iPad Development in The Future


Judging from Unity’s two corporate blog entries on the whole 3.3.1 thing, I get the feeling that they’re feeling less confident as of Wednesday than they were on Friday (it’s dated Sunday but it was posted on Friday).

The fact that PhoneGap has been given Apple’s stamp of approval is certainly a sign that platform abstraction layers can be OK, but bear in mind that PhoneGap is completely open source and lives on JavaScript…


You may recall that JavaScript is not mentioned in the scariest subclause of 3.3.1 — JavaScript apps run on top of Webkit, and thus don’t need to worry about how they access APIs, don’t represent a portability issue, and don’t represent any additional backwards compatibility burden over the rest of the web.

(By the way, I don’t see how you can reconcile PhoneGap’s approval with the “Apple just wants people to write real iPhone apps” view.)

Virtual Machines & Scripting Languages

But if you’re writing pedal-to-the-metal game software, chances are you’re going to need to compile your code to binary and call the OS APIs from inside it (even if it’s not much more than “hey, gimme a graphics context to vomit OpenGL commands at”). It strikes me that Unity3d could take the approach of opening the source code that interacts with the OS to deal with the first clause.

As to the second, forcing Unity to ditch internal scripting languages and the associated runtime is pretty rough (and it’s going to hurt all serious game developers — I don’t know of any game developers who don’t use some kind of script engine and virtual machine somewhere — Prince of Destruction, released in 1994 (admittedly, it was ahead of its time in many respects) had three internal script languages, one of which ran on our own VM, and it was a truly native Mac game, running on AppleTalk and using Macintalk). Of course, maybe the ban will only affect virtual machines Apple can identify really easily (such as Mono or Flash).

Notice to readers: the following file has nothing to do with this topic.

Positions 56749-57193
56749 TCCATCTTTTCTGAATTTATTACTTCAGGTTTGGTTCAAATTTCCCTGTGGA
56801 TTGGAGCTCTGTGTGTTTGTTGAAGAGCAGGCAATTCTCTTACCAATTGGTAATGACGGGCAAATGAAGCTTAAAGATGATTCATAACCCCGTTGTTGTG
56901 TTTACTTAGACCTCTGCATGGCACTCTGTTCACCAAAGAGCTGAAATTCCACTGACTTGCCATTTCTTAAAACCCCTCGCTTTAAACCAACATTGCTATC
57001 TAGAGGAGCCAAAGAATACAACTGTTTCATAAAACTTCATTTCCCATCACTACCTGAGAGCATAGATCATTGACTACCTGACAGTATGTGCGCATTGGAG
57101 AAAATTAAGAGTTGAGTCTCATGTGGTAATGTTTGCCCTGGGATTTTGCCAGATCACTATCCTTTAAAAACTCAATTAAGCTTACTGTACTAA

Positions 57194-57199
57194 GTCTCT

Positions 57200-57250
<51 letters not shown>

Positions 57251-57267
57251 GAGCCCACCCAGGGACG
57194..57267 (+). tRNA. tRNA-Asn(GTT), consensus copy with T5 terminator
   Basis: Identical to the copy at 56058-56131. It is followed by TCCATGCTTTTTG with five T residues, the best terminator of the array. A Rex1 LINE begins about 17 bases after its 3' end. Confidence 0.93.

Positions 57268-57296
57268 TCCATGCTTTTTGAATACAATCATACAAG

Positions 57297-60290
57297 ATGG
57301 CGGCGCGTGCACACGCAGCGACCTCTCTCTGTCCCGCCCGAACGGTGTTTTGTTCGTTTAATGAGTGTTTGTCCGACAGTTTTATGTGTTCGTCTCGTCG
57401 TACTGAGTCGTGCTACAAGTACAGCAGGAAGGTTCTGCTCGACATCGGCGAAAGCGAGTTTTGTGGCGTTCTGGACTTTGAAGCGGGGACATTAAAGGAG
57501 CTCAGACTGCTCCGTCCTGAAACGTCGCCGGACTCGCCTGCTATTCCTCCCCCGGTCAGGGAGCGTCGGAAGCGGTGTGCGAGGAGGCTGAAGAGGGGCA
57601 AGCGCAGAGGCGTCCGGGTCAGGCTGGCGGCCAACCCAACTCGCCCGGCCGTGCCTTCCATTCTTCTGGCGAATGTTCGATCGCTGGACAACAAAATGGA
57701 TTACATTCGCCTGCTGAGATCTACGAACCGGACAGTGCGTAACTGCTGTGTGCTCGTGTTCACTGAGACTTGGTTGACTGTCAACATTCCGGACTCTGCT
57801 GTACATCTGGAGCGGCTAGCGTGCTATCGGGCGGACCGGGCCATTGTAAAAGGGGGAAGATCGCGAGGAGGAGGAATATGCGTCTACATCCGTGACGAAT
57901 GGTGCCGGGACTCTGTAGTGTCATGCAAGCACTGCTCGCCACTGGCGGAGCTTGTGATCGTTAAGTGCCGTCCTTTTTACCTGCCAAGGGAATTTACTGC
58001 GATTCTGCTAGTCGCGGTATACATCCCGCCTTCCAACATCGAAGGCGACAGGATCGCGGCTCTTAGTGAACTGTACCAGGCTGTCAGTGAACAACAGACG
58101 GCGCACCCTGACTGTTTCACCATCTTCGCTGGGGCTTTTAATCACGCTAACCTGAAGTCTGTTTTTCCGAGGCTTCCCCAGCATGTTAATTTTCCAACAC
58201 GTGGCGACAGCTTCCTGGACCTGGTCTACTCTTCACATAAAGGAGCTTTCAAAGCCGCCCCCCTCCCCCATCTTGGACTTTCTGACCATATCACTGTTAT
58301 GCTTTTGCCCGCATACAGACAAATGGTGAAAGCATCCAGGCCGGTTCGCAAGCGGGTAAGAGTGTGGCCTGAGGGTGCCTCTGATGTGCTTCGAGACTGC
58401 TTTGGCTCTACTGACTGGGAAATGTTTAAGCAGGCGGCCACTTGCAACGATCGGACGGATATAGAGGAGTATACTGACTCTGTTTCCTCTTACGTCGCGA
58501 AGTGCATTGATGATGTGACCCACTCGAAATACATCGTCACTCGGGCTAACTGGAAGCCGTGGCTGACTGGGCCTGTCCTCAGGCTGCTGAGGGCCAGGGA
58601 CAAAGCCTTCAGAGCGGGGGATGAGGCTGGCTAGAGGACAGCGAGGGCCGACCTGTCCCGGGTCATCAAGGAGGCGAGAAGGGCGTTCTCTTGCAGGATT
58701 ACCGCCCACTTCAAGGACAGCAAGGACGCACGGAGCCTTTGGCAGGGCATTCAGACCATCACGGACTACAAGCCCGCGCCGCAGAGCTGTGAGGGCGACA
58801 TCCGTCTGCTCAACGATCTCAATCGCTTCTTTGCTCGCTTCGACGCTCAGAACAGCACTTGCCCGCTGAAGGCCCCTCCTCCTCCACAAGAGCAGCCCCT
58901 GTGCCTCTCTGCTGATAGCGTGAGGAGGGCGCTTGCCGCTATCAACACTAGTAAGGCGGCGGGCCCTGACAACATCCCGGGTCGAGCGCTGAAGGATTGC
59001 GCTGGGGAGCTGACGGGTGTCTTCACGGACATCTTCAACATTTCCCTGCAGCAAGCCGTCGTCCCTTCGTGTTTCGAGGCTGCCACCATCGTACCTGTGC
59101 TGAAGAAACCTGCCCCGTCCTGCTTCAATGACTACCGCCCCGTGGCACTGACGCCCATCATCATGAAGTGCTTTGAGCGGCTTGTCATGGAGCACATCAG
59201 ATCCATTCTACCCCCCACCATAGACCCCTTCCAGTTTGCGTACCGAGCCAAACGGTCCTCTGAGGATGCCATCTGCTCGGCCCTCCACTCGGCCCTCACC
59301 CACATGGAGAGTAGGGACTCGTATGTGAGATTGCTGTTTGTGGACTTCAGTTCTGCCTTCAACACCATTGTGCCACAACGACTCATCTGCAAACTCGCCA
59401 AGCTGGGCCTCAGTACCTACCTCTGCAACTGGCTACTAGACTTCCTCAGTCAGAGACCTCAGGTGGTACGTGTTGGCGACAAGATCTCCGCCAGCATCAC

Life Cycle: One Day, You’ll Be Grown Up

Apple’s current restrictions don’t make any sense in the long term (even accepting they make sense right now). Inevitably, the iPad (and its successors) are going to need apps like Excel or Word (both scriptable). I may want to touch my data, but I’m still going to want to automate common operations. Whatever Apple is doing now is part of the lifecycle of its platform — what Apple is doing now while it builds its platform is not necessarily what it will do when the platform is more mature.

It follows that Apple needs to bear in mind the “feelings” of third party developers who are merely doing today something Apple doesn’t want for tactical reasons today but will want in the future. (One might argue that Adobe should have considered the “feelings” of Apple and Mac users when it gave us crappy products for the last ten years, but if you’ve used CS4 under Windows you’ll see that Adobe is fully capable of giving crap products to everyone with no malice intended. Basically, Mac users got a halfway decent UI with a crappy back end, and Windows users got a crappy UI with a crappy back end — but it’s 64-bit. Woo! And it’s not like Flash isn’t a horrible CPU hog and battery drain under Windows, it’s just not quite as terrible as on the Mac.)

So the important message for Apple is that while it needs to worry about building its platform now, it also needs to worry about the number of enemies it creates in the process. Software developers are smart and have long memories.